Beloved Coach Teaches One-Of-A-Kind Soccer Program At C.H. Booth Library
Overseeing 15 energetic toddlers kicking soccer balls indoors may not be for the faint of heart, but Antonio "Coach Tony" Viscuso handles it with ease each week during his Soccer Skills and Drills program at the C.H. Booth Library.
Mr Viscuso has lived in Newtown for seven years with his wife Kimberly and his two young boys Matteo, 5, and Maxwell, 2½.
Over the last two years, the one-of-a-kind soccer program he developed has gained such popularity among the community that there is a waiting list for each class. His ability to impact so many children's lives all began with a simple idea to give back to the library that he loves.
"I was a stay-at-home dad for four or five years, and with any stay-at-home parent you have to find things to do with your kids," Mr Viscuso said. "One of the things that we did, is that we'd always go to the library for story time."
He began visiting the C.H. Booth Library for its Mother Goose program when his oldest son Matteo was just 6 months old. As the months and years went by, the library became like a second home to his children; and he found they really cherished the time there with library members Alana Bennison, Mimi Morin, and Nora Reilly.
"My two sons basically grew up on story time and with Ms Lana, Ms Mimi, and Ms Nora. They are like family to them," he said.
Having enjoyed the reading program so much, Mr Viscuso wanted to find a way to volunteer and contribute his expertise to the library.
Not only is he the head coach for the Masuk High School boys' soccer team, but Mr Viscuso also has experience instructing soccer for the Monroe Parks & Rec and has his own coaching company called AV Soccer Academy for players looking to improve their skills.
"I've been teaching at the high level for 16 years. I coach regional teams, travel programs, and club programs," he explained.
So, when Mr Viscuso approached Children's Librarian Alana Bennison about the possibility of having an indoor soccer program, she was interested - but a bit skeptical. After he assured her that no damage would be done to the art displayed in the library's Meeting Room, Ms Bennison agreed to creating the class.
"I knew learning to play a sport helps develop gross motor and listening skills," Ms Bennison said. "Team sports teaches cooperation, patience, discipline, and self-awareness. It builds confidence and a sense of pride when a skill is mastered."
Upon witnessing Mr Viscuso lead the children in class, Ms Bennison said, "Tony's program has done all of those things and more for the children who participated in the many programs he coached at the library. I can't thank Tony enough for his dedication to bringing soccer to our youngest library users."
Soccer Skills and Drills
Now two years into the soccer program, Mr Viscuso says he still looks forward to every Tuesday at 4 pm to teach Soccer Skills and Drills at the library and bring his two boys along with him.
"I love being there," he said. "The kids that had started when they were basically just starting to walk are kids that have now been there for two years, and to see their development is incredible. It's really something that is special to me and something I want to keep doing."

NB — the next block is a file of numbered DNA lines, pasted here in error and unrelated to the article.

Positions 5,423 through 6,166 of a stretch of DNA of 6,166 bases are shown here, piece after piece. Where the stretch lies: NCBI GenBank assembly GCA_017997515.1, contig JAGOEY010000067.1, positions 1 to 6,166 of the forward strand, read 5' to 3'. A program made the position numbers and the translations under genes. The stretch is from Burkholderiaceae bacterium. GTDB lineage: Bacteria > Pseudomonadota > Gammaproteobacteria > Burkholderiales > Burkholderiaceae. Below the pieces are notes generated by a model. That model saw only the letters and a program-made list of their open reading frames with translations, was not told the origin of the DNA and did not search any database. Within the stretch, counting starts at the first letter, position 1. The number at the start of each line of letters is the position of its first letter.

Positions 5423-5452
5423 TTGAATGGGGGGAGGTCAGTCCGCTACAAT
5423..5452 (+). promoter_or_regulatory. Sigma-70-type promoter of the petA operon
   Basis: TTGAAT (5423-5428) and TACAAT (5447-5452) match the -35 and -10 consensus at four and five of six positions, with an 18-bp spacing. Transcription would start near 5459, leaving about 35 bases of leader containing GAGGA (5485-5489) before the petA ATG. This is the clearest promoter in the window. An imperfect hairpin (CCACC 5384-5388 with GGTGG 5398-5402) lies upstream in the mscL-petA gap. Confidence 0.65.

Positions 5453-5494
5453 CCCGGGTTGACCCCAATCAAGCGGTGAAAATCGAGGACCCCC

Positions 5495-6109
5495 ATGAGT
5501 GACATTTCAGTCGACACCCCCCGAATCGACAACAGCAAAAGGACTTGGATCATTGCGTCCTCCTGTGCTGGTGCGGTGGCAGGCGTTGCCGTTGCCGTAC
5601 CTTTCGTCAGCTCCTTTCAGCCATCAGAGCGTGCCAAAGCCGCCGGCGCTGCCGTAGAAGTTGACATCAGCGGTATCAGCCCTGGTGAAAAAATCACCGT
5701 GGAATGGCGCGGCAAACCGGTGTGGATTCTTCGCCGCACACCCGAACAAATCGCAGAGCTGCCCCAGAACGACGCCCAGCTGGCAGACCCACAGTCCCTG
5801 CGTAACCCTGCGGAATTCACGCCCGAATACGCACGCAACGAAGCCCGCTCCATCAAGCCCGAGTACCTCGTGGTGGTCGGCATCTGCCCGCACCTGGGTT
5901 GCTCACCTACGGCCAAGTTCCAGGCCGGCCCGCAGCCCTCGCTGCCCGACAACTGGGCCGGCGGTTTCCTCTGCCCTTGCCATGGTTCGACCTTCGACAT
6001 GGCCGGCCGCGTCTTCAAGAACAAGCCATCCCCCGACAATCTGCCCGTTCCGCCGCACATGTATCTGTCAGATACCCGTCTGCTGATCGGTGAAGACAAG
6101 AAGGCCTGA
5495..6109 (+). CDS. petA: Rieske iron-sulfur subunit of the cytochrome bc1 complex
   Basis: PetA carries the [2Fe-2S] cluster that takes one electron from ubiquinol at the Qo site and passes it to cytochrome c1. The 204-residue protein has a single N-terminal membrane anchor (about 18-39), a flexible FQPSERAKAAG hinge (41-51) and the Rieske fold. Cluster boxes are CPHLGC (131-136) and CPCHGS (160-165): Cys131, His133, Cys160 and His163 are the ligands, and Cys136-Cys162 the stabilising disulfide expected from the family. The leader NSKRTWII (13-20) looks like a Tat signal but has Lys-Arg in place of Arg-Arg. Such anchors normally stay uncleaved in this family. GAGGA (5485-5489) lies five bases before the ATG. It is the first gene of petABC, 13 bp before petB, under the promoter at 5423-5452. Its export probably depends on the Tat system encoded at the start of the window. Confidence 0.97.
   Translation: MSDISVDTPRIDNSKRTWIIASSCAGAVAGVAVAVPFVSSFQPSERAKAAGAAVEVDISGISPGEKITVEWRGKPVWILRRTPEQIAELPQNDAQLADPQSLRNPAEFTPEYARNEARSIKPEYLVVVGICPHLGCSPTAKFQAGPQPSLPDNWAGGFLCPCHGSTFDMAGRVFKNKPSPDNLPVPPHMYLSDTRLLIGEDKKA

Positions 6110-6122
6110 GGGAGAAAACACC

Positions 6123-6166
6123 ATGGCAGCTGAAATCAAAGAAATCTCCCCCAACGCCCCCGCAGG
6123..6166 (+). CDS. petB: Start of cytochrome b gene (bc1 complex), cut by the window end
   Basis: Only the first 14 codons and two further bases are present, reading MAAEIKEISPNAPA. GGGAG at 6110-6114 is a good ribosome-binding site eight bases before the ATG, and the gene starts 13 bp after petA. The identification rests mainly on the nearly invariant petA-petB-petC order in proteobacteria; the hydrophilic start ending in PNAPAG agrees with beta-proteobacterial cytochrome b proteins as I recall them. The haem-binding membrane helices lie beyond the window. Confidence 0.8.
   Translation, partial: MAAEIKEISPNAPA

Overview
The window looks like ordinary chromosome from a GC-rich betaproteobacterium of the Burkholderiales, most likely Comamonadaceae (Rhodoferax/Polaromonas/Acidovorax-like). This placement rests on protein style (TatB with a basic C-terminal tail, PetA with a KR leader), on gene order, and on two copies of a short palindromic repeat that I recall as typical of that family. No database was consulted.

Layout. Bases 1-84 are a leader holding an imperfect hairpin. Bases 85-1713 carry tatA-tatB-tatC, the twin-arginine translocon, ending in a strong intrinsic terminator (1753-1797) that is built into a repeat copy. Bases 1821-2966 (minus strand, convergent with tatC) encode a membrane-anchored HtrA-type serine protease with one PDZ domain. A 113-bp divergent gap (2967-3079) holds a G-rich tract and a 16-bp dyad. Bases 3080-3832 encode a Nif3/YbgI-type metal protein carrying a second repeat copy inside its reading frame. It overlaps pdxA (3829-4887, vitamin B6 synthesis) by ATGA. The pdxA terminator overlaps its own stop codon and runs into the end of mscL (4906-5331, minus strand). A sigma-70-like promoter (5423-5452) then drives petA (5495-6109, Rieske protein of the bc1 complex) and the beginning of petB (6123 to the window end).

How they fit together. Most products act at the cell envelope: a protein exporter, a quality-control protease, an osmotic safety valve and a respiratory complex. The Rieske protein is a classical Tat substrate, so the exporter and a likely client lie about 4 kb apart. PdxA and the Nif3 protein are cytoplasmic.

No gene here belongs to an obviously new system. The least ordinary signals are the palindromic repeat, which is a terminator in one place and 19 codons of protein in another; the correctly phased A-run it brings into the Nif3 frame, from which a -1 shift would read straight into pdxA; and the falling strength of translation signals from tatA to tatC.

Four-year-old Leighton Lischuk is one of Mr Viscuso's students who has been with the program since the beginning.
"He's come a long way from last year," Leighton's nanny Doris Goane said about the skills he has learned from class. "And Tony is wonderful. I think the program is amazing."
When asked if Coach Tony is a good teacher, Leighton jumped up and down in delight repeating "Yes! Yes! Yes!"
Three-year-old Ike McGrath also attends Mr Viscuso's Soccer Skills and Drills program each week. His mother, Nora McGrath, found out about the program through the library's website and started bringing him this year.
Besides kicking the soccer ball around, Ike says his favorite part of class is getting to do the special "airplane" move.
Mr Viscuso explained that he uses age-appropriate sensory words that the children understand to help incorporate specific soccer techniques into the class. "Airplane" represents trapping the ball and the children hold up their arms to the side - like airplane wings - for balance.
Children not only get the opportunity to learn from Mr Viscuso, but also from the program's volunteer mentors from Newtown and Monroe. They help assist the students during the activities and read an educational book about soccer at the end of class.
The best part of teaching the program, Mr Viscuso says, is hands down hearing the children exclaim, "I can do it!" when they achieve something they could not have done before.
"That, at the end of the day, is worth more than any kind of payment or trophy. When you hear something like that from a kid that is enjoying your program, learning something, and showing that they can believe in themselves and do it - that's something I want them to be able to take away from [the class]."
As a former stay-at-home dad, he also enjoys that his program can benefit both the children who attend and the other stay-at-home parents, grandparents, and nannies who can find a fun, free place to bring the children to.
To sign-up for the Soccer Skills and Drills program at the C.H. Booth Library, taught by Coach Tony, visit chboothlibrary.org. Registration is required, and all equipment is provided.